One time, tired, he said we could just cuddle instead. He was gentle. (Unnecessary and strange.) He kissed me, slow and thorough. I kissed him back hard. I bit his lip until it bled. I made him fuck me.

This is what I tell myself:

Nobody ever has a good first time.

I said (aloud?) okay.

I said, come over. Come.

Not so bad, not so bad, not so bad.

Somewhere in the middle, I travel to Spain. I have sex with a boy who is younger than me. His mother says to him on the first day, no toques la Americana, and it is a rule that I know immediately I’ll break. He calls me diosa and introduces me to his friends. He treats me like he can’t believe his luck, and he cries when I leave.

I come back to what I know.

I write in my diary, sex is a thing you can do with your body sometimes, if you choose to. An activity divorced from the quality of the act. It doesn’t matter.

Another time, afterward, resentful and sad and sore, I asked him if he had a girlfriend. He said yes. I asked him if he fucked his girlfriend that way. He said no.

Somewhere along the way, I stopped writing about love.

My mother taught my brother and me how to say no. Over and over when we were children, she would ask us: “What do you say when someone touches you where you don’t want to be touched?” And we would shout, giggling, no! no! no!

Adrienne Rich writes about a spider:

“…I recognize in her
impatience – my own –

the passion to make and make again
where such unmaking reigns

the refusal to be a victim
we have lived with violence for so long 

am I to go on saying
for myself, for her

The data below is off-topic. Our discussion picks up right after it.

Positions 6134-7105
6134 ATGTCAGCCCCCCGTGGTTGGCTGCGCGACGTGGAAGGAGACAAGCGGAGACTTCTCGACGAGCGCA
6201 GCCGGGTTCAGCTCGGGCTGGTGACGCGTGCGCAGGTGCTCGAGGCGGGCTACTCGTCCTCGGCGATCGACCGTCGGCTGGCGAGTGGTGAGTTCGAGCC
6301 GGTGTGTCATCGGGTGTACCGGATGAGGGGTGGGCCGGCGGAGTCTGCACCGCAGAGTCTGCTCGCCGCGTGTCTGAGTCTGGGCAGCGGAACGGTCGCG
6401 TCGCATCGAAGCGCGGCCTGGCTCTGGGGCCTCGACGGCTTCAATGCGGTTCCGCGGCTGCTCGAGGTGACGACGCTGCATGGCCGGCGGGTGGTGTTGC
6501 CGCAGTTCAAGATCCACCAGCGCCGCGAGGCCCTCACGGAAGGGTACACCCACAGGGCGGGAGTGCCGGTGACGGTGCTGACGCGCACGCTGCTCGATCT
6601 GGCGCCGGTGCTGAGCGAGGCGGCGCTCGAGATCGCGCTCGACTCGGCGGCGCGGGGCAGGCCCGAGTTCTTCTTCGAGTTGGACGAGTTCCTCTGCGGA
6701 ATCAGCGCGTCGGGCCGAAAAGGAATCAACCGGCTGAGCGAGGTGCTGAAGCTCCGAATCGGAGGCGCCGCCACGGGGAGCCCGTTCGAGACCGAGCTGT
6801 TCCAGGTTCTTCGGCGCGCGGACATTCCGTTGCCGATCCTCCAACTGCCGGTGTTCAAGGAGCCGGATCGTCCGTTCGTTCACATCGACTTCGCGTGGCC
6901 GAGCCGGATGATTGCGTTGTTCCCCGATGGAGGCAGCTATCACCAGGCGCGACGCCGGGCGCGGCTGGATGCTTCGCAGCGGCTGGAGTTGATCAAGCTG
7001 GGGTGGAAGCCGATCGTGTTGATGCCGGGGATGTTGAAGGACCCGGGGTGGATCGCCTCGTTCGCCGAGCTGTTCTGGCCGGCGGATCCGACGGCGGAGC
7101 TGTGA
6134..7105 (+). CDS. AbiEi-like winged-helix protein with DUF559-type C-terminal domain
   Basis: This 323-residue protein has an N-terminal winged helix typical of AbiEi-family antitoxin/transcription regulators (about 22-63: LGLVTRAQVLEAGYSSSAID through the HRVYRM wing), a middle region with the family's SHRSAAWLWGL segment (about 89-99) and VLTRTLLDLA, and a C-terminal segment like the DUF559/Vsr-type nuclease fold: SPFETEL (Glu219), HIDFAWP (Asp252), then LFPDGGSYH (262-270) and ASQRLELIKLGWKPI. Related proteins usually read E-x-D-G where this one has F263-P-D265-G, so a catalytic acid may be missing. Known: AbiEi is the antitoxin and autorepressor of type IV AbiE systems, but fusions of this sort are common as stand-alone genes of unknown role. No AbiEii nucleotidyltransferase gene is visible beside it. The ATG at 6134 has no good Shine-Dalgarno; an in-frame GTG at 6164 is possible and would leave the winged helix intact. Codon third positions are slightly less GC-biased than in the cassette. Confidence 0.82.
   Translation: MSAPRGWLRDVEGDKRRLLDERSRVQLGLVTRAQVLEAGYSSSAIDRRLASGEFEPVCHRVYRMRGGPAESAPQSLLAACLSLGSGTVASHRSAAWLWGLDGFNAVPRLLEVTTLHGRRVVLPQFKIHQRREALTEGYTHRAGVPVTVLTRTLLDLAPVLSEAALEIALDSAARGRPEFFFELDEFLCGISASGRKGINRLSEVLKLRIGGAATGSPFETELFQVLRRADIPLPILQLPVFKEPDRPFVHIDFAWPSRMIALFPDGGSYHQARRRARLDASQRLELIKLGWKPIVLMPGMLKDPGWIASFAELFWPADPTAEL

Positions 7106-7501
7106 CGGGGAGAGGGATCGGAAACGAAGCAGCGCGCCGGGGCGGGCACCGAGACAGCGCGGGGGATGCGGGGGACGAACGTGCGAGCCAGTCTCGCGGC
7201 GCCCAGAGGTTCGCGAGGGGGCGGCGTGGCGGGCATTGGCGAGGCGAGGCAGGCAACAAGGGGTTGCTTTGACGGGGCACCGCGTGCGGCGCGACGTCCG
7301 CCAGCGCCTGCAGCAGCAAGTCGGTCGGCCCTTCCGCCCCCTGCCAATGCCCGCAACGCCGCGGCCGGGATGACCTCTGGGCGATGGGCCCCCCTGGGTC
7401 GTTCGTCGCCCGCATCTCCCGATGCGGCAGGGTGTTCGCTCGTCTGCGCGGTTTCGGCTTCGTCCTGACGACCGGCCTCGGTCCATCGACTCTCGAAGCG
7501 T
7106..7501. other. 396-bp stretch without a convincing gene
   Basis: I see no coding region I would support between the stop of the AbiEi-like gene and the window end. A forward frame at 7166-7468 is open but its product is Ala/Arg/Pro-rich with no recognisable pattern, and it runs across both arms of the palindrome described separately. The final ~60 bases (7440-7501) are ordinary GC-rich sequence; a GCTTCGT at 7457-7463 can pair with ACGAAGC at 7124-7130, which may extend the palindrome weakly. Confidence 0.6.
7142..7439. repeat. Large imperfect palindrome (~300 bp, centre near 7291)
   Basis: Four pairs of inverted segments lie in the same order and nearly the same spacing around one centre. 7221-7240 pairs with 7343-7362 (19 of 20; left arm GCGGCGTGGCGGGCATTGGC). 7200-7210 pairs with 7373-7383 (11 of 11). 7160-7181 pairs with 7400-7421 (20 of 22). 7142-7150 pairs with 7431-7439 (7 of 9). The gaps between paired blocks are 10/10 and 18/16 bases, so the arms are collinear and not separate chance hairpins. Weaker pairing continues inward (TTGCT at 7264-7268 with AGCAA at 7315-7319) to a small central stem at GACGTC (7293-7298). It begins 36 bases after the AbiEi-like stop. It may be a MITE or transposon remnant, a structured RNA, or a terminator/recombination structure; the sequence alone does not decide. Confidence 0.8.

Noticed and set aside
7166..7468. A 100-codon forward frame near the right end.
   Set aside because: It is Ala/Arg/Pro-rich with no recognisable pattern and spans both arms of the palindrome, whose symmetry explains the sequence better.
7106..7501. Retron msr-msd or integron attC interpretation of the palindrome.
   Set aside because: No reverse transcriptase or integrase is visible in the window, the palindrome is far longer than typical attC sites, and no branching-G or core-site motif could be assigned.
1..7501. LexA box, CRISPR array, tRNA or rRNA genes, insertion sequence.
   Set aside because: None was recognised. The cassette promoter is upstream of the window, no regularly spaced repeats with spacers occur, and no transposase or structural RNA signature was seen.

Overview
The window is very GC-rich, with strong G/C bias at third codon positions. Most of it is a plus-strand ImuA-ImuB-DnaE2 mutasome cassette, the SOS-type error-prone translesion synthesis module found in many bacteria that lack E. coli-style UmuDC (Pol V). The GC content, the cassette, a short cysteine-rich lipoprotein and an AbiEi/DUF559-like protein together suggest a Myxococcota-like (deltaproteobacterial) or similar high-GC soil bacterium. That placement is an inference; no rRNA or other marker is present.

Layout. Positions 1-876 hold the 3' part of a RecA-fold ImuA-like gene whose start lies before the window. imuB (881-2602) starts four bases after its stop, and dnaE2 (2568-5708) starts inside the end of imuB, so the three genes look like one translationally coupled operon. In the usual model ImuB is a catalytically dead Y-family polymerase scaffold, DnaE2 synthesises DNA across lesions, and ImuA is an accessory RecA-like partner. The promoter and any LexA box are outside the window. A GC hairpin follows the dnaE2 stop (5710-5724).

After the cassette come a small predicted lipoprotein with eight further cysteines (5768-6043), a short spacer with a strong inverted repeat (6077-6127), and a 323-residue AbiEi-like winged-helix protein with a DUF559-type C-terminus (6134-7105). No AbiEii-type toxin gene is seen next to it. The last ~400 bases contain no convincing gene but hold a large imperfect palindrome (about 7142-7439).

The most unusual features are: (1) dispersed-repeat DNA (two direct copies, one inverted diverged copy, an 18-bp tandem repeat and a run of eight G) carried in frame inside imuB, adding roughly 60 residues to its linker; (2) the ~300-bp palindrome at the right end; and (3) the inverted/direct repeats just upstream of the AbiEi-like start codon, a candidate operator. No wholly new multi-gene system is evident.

This is my body,
take and destroy it?”

But what if you unmake, and unmake, obsessed with the unraveling? I remember there would be months in between each time we fucked. I thought that meant I was better. What kind of woman, after all, chooses a sex life like this?

I deleted his number from my phone but somehow, drunk, I was always able to recall it. If he ignored my transparent come-ons, I was irate. I told him so: “I hate the way you fuck me.” Regardless, inevitably he would come. What kind of man chooses a sex life like this?

One night I stayed at my parents’ apartment, my mother asleep beside me in my childhood bedroom. I stared at the screen of my phone glowing as I waited for his response. Thinking, over and over:

Show me what this body is for.

It ended eventually but simply with a new apartment. A safe and sacred place. The apartment was warm and small. I learned to be alone there. For years I am alone, and lonely, my body a thing that eats and sleeps, that doesn’t touch itself and isn’t touched.

This is what I tell myself:

Sex is a thing you can do with your body sometimes, if you choose to.

It is a thing you can witness your body doing; a thing you can witness being done.

When it gets boring in the middle, just wait until it’s over.

This can be a good time to make grocery lists, to think of a reply to that email, to remind yourself to feed the dog.

The first woman who ever told me she loved me thought my first time was something it was not, and told me so. We talked around the word. She asked questions. “Do you think he knew he was hurting you?” “Do you think, if you had asked, he would have stopped?”

I said, I insisted, it hurt, but he didn’t hurt me.

I said, what does it matter, I never asked him to stop.

I thought of my body’s hesitation. A small but noticeable thing.

I thought of all the times my mother told me how everything shows, helplessly, on my face.

How I said (aloud?) okay.

She asked me, “What would you say if another woman told you this story?”